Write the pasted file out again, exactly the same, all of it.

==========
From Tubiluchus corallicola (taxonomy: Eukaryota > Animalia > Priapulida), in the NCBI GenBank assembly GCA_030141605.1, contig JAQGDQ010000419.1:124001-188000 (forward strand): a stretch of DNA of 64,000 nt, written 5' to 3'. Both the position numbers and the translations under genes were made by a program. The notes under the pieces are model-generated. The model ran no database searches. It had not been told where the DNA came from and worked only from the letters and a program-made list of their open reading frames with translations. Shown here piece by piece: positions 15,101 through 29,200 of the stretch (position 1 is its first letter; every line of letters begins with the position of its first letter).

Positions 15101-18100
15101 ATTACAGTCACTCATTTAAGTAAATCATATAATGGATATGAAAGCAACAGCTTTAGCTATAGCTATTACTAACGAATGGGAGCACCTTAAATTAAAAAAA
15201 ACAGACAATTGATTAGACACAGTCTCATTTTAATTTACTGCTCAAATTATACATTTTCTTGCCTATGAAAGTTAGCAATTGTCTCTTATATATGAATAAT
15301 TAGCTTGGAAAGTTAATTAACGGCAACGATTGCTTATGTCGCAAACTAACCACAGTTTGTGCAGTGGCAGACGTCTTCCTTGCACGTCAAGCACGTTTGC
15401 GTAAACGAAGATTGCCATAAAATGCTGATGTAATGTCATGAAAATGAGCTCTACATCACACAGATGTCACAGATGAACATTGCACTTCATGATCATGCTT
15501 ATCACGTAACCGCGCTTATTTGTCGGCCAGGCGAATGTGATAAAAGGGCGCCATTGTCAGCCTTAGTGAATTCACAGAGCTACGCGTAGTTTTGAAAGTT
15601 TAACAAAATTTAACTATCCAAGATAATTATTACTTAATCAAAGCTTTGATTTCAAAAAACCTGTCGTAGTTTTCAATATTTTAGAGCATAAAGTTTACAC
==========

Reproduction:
From Tubiluchus corallicola (taxonomy: Eukaryota > Animalia > Priapulida), in the NCBI GenBank assembly GCA_030141605.1, contig JAQGDQ010000419.1:124001-188000 (forward strand): a stretch of DNA of 64,000 nt, written 5' to 3'. Both the position numbers and the translations under genes were made by a program. The notes under the pieces are model-generated. The model ran no database searches. It had not been told where the DNA came from and worked only from the letters and a program-made list of their open reading frames with translations. Shown here piece by piece: positions 15,101 through 29,200 of the stretch (position 1 is its first letter; every line of letters begins with the position of its first letter).

Positions 15101-18100
15101 ATTACAGTCACTCATTTAAGTAAATCATATAATGGATATGAAAGCAACAGCTTTAGCTATAGCTATTACTAACGAATGGGAGCACCTTAAATTAAAAAAA
15201 ACAGACAATTGATTAGACACAGTCTCATTTTAATTTACTGCTCAAATTATACATTTTCTTGCCTATGAAAGTTAGCAATTGTCTCTTATATATGAATAAT
15301 TAGCTTGGAAAGTTAATTAACGGCAACGATTGCTTATGTCGCAAACTAACCACAGTTTGTGCAGTGGCAGACGTCTTCCTTGCACGTCAAGCACGTTTGC
15401 GTAAACGAAGATTGCCATAAAATGCTGATGTAATGTCATGAAAATGAGCTCTACATCACACAGATGTCACAGATGAACATTGCACTTCATGATCATGCTT
15501 ATCACGTAACCGCGCTTATTTGTCGGCCAGGCGAATGTGATAAAAGGGCGCCATTGTCAGCCTTAGTGAATTCACAGAGCTACGCGTAGTTTTGAAAGTT
15601 TAACAAAATTTAACTATCCAAGATAATTATTACTTAATCAAAGCTTTGATTTCAAAAAACCTGTCGTAGTTTTCAATATTTTAGAGCATAAAGTTTACAC